Foreclosures last year fell to their lowest level since before the housing bust. Rising home prices and a healthier U.S. economy helped push down the number of homes repossessed by banks in 2014.
Here are key facts about the foreclosures the U.S:
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— In 2014, banks repossessed 327,069 homes, down 29 percent from 462,970 the previous year.
— Completed foreclosures declined 69 percent from their peak of 1.05 million in 2010.
STATES WHERE FORECLOSURES ROSE:
— Maryland (58 percent)
— New York (40 percent)
— Oregon (38 percent)
— Maine (35 percent)
— New Jersey (34 percent)
— Alaska (28 percent)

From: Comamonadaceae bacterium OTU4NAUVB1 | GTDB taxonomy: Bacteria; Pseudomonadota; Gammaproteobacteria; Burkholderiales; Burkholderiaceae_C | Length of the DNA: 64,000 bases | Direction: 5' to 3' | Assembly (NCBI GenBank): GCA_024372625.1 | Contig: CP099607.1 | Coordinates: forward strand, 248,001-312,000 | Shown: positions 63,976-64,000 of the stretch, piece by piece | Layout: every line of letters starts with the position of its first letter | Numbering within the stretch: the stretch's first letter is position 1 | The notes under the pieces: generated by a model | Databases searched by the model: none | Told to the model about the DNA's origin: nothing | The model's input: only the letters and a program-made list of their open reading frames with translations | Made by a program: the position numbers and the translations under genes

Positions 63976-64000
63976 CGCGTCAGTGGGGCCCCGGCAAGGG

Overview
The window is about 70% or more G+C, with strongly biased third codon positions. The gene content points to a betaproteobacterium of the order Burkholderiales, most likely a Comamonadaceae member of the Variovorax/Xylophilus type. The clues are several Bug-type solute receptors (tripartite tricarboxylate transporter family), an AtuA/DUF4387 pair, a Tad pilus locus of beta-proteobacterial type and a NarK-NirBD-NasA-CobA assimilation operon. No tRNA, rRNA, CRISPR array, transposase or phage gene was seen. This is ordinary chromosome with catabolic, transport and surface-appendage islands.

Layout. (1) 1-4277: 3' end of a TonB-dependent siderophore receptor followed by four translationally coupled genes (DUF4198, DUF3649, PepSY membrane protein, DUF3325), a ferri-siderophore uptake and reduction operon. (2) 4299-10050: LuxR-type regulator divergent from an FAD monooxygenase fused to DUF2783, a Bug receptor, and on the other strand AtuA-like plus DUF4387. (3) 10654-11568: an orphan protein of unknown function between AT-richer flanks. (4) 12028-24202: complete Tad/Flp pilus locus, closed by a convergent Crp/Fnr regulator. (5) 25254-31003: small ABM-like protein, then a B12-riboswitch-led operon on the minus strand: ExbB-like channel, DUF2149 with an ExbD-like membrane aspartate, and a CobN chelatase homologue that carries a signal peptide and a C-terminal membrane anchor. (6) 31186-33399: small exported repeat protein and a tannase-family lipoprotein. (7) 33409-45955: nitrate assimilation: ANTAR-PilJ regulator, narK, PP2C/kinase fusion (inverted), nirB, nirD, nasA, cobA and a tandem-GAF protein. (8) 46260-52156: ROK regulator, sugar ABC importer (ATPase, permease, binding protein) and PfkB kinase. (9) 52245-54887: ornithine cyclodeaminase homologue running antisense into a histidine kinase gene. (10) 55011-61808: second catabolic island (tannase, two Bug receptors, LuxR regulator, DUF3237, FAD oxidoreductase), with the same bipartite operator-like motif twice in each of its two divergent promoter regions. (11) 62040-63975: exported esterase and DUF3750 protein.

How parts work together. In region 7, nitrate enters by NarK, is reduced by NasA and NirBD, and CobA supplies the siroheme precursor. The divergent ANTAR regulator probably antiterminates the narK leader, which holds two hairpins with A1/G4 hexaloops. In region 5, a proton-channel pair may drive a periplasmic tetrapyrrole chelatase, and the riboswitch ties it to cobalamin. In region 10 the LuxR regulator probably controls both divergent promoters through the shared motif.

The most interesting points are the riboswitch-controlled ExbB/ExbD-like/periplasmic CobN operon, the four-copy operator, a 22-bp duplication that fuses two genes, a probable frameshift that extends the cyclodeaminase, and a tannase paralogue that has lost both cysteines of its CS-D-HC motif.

— Connecticut (11 percent)
— Hawaii (8 percent)
— Iowa (5 percent)
BANK-OWNED HOMES YET TO BE SOLD:
— As of Dec. 31, banks held some 421,164 unsold homes, down 17 percent from the year before.
HOMES IN FORECLOSURE:
— As of Dec. 31, 642,927 homes were in some stage of the foreclosure process. That's down 11 percent from the year before.
— In the 12 months ended Sept. 30, nearly 1.5 million homes returned to positive equity, which means the home is valued at more than what the owner owes on the mortgage.
— In the same period, some 5.1 million homes, or 10.3 percent of all homes with a mortgage, remained in negative equity. That's when the value of a home falls below what is owed on the mortgage.
Source: RealtyTrac, CoreLogic.